Paying the Universal Credit benefit to a household rather than individuals could increase the risk of domestic violence, MPs have warned.
The work and pensions committee says the Department for Work and Pensions has a 'moral duty to ensure the benefit system does not in any way facilitate abuse.'
The committee heard evidence that for some claimants single household payments of Universal Credit, now being trialled in some parts of the country, can make it easier for perpetrators to abuse and control their victims.
They allow perpetrators to take charge of the entire household budget, leaving survivors and their children dependent on the abusive partner for all of their basic needs.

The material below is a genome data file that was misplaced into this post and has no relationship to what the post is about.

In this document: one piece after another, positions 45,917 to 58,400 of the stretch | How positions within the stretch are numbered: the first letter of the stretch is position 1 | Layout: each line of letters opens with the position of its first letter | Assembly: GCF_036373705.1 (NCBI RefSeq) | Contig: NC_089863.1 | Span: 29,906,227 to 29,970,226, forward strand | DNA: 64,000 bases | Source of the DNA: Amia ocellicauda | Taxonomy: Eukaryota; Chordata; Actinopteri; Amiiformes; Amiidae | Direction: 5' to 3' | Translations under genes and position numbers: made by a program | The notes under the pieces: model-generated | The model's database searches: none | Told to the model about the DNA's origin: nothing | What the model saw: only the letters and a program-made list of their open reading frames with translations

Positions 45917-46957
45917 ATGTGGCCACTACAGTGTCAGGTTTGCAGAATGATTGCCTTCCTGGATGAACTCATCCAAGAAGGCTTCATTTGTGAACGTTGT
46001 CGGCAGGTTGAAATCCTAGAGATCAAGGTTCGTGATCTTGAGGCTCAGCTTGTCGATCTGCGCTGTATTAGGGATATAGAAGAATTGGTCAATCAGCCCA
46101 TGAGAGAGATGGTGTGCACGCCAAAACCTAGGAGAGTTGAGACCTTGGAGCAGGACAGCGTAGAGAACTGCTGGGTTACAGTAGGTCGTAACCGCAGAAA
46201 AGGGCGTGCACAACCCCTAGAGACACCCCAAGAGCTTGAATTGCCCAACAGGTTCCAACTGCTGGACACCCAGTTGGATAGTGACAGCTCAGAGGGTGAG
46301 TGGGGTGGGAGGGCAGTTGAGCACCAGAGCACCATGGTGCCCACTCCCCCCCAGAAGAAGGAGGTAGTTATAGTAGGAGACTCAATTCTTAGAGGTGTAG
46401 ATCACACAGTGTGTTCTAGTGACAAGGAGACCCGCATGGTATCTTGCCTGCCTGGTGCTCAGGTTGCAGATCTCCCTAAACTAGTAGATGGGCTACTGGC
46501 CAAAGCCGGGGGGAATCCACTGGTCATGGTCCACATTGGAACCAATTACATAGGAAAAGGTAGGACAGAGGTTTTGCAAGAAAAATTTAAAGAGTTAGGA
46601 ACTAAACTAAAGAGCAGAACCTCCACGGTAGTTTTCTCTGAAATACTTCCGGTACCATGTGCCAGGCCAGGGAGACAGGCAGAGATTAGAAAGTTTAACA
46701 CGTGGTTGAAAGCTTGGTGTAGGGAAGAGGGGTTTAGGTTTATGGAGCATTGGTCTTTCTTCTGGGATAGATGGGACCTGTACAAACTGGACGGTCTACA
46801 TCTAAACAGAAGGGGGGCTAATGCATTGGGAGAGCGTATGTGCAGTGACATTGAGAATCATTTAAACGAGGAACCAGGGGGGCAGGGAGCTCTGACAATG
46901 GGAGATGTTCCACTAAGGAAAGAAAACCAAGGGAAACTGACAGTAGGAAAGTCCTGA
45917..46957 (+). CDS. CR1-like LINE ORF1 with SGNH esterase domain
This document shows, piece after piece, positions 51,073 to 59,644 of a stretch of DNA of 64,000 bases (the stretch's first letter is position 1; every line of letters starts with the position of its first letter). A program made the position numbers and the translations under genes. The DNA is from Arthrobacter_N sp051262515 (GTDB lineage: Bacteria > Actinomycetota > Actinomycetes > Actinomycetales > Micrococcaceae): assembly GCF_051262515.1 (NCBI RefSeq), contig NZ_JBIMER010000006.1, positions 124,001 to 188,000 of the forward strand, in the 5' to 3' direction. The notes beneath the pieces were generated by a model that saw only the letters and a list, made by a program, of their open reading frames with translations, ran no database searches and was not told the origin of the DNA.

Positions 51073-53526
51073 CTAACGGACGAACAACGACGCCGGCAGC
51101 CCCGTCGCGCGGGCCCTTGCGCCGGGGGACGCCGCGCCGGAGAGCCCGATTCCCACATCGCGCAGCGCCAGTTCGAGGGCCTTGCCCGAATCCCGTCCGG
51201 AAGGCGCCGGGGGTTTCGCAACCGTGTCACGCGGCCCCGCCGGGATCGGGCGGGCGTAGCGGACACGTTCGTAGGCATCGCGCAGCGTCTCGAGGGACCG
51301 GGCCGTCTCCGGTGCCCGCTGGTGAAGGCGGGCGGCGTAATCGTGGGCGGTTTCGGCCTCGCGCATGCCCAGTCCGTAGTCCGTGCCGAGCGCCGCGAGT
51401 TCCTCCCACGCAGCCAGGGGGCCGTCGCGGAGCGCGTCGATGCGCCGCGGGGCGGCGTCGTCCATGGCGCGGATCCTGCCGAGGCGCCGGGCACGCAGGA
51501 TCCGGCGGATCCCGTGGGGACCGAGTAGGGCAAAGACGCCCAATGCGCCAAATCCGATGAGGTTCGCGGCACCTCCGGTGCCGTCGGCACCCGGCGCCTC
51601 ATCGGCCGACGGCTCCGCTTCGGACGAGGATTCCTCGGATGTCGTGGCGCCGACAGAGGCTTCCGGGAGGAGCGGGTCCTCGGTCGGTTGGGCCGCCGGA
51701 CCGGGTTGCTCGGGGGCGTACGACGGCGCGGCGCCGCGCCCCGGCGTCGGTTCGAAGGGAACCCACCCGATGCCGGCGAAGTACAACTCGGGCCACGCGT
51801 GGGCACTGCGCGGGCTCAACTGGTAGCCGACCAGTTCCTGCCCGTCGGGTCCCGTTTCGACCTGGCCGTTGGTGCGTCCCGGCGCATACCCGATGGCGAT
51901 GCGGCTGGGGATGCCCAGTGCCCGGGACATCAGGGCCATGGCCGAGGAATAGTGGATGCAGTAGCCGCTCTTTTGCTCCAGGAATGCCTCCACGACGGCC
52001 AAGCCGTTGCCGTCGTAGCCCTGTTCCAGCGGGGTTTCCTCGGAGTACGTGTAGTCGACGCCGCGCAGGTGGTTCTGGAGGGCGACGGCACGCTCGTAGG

The committee's chair Frank Field said: 'Not only does Universal Credit’s single household payment bear no relation to the world of work, it is out of step with modern life and turns back the clock on decades of hard won equality for women.
'The Government must acknowledge the increased risk of harm to claimants living with domestic abuse it creates by breaching that basic principle, and take the necessary steps to reduce it.'
Committee member Heidi Allen said: 'In the 21st century women deserve to be treated as independent citizens, with their own aspirations, responsibilities and challenges.'